The wealth then of life in Christ far surpasses what a side commentary might indicate. Even this commentary means nothing if I as the author walk away neglecting the true stewardship and ownership of Christ's wealth. We are “called heirs of God and joint-heirs of Christ” in Romans 8. Yet the coloquiel poverty mindset exists within the Christian faith. While we might be rich beyond imagine spiritually it is still the forefront of obligation to the material for which we make apology. The poverty mindset is something which must be untaught and retrained into being one of thriving and growth. Even someone who escaped poverty decades before can still find themselves making decisions based on a false concept of limited means. It takes a period of time to retrain the gut response to issues of emergency or discernment in moments of abundance. As Christians who are walking around with this abundant Spiritual wealth, it is as if we were walking around with a high value currency and can be possibly ignorant to it. We walk around with a literal abundance of love coming from God which surpasses every assumption of the purpose of love, and we focus instead on what is lacking. So I ask, If this wealth is the very core of me, do I carry myself as wealthy as I truly am? If I did what would that mean for my time and how I steward my thoughts and words? If all that is the core of me is the King of all Kings, how could I live a life less than that of royalty? If all of my resources were innumerable and not dependent upon any of my own account, what exactly would I do?
Sadly, this becomes easily and mind you, obviously, bastardized through the “prosperity gospel”. The question does not change - “If all that is the core of me is the King of all Kings, how could I live a life less than that of royalty?”, but the intent changes in the Prosperity Gospel. No longer is it at it’s core a question of posture towards worship and reverence to God, but one which gives a justification for amassing lesser riches. C.S. Lewis put it plainly when he wrote “we are far too easily pleased”. The marshmallow test is a wonderful example of this easy pleasure. Children can reveal a great deal about their inner and future selves by either passing or failing the marshmallow test. If you are not familiar, in this test a marshmallow is placed on a table in front of a child, and the individual conducting the experiment proceeds with the following instruction, “While I leave the room, you can either eat the marshmallow or wait and I will give you a second marshmallow when I return.” Depending on the child’s ability to delay gratification, the child will either eat the marshmallow or wait and have two marshmallows. For Christians it is less about forgoing the lesser option of one marshmallow and waiting for a second marshmallow and more about God asking us to turn the single marshmallow over to find a four course meal He made which was hidden - or you could, you know, ignore His ability to deepen everything and just eat a marshmallow. God constantly says, forget worrying about whether or not you are going to eat the marshmallow and feast on what I am giving you underneath.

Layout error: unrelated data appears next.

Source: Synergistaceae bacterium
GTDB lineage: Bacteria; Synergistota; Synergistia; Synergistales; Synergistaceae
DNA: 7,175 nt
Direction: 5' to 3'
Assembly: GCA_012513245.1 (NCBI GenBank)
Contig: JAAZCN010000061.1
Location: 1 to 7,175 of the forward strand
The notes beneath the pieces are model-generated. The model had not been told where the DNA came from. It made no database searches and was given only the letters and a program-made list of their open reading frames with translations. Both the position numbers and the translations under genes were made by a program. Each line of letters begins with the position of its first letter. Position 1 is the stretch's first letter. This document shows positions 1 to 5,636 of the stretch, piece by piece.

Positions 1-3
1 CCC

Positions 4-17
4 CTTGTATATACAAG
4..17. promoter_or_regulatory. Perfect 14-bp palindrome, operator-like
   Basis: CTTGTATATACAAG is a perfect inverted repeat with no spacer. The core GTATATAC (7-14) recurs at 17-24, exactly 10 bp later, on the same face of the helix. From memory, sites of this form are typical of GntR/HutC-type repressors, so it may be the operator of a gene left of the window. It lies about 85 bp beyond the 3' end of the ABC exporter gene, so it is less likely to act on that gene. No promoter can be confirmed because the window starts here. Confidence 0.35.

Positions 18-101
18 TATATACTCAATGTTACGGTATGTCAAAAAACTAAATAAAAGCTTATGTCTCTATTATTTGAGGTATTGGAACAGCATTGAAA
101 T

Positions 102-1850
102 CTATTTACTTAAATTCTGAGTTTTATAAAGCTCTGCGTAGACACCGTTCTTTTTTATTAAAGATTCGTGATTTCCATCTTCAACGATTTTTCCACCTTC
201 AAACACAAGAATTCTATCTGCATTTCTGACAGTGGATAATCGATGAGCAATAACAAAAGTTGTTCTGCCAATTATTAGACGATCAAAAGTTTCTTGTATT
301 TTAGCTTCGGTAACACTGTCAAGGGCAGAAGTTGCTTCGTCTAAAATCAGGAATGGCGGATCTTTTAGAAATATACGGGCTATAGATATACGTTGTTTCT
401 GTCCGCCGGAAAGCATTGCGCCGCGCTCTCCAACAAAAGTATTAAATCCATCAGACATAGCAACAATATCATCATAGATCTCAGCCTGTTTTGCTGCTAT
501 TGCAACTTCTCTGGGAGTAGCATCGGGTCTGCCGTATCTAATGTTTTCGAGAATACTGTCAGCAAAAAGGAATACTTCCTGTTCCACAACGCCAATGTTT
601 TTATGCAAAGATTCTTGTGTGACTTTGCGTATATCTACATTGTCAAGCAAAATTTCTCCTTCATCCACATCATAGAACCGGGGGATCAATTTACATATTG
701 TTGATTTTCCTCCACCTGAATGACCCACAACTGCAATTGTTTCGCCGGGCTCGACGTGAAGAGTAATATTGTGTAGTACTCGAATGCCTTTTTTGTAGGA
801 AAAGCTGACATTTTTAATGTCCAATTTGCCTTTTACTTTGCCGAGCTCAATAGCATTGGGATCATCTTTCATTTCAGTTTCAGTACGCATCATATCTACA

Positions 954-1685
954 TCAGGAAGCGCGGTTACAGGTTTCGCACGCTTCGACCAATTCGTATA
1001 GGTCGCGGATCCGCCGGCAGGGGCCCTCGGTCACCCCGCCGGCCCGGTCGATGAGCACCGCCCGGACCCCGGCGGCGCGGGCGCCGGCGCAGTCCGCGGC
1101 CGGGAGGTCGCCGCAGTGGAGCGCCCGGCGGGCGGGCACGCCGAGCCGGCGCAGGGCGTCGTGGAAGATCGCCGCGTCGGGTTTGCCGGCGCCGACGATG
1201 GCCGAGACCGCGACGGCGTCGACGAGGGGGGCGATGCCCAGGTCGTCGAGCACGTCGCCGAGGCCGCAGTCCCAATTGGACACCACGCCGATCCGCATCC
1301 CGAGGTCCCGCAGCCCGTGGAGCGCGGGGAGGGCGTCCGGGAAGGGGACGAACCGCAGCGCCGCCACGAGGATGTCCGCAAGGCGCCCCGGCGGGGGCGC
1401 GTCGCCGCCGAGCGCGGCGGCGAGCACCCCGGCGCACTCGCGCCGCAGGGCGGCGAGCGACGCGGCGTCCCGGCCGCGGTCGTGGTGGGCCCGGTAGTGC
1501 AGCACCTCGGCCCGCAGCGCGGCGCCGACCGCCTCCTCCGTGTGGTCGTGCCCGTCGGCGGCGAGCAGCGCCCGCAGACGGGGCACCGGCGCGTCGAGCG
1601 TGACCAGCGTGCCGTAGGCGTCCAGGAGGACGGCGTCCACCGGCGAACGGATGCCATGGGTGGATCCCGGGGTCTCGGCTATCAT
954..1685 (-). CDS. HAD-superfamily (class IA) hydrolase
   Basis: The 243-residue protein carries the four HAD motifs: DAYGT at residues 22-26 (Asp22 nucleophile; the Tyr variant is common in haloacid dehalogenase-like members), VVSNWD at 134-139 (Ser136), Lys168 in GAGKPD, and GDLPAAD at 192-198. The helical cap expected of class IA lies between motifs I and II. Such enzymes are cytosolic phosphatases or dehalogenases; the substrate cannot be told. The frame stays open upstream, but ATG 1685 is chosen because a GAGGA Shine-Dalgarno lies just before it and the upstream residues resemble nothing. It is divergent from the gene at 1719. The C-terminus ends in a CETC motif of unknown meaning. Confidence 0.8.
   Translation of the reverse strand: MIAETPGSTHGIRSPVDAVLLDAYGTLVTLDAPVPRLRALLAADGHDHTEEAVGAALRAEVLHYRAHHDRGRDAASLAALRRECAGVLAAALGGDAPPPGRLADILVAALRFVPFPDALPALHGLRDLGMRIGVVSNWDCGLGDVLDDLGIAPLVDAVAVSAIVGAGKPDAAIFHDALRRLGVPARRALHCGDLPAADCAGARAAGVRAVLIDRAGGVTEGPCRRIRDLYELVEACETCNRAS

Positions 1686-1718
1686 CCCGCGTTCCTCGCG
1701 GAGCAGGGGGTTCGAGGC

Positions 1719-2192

The clover club did not last very long though we were an elite group of third graders. Truthfully it was just myself and two of my friends. Together though we knew we had something important going on - and we felt like we were important. This is human psych 101, I am aware, but it serves to prove a point. Even children understand the importance of creating groups of individuals who share a commonality. For Christians this commonality is the inheritance and blessing of the Holy Spirit, and the wealth of relationship to one another through Him. For the world to be able to come together regardless of socio-economic status, culture, climate heritage, and the like and be able to share a never ending flow of relationship in Christ- ladies and gentlemen, this is no small deal. The depth of which the Kingdom of God can be constructed here on this Earth through the simple recognition of a shared relationship with Christ means a wealth and harmony which has no end. I return back to the original question. Do I carry myself as wealthy as I truly am? Do I treat others in the Kingdom of God as if they were the heirs of the King of Kings? Do I plan restoration of the world at the scale truly that fitting of a daughter of the King of the Universe? I would wager not. In fact I know I am not and do not. In this I must personally sit and see where I am giving myself away / settling for that which I know could be richer in thought and action. I know the best way to this is to continue to deepen my relationship with Christ because if you spend time with the King He is bound to teach you how to be His royalty. Greater than this the indwelling of the Holy Spirit and the acceptance of Christ in me indeed means, regardless of where I am at in how I feel regarding my royalty in Christ - I am wealthy beyond what I could dream.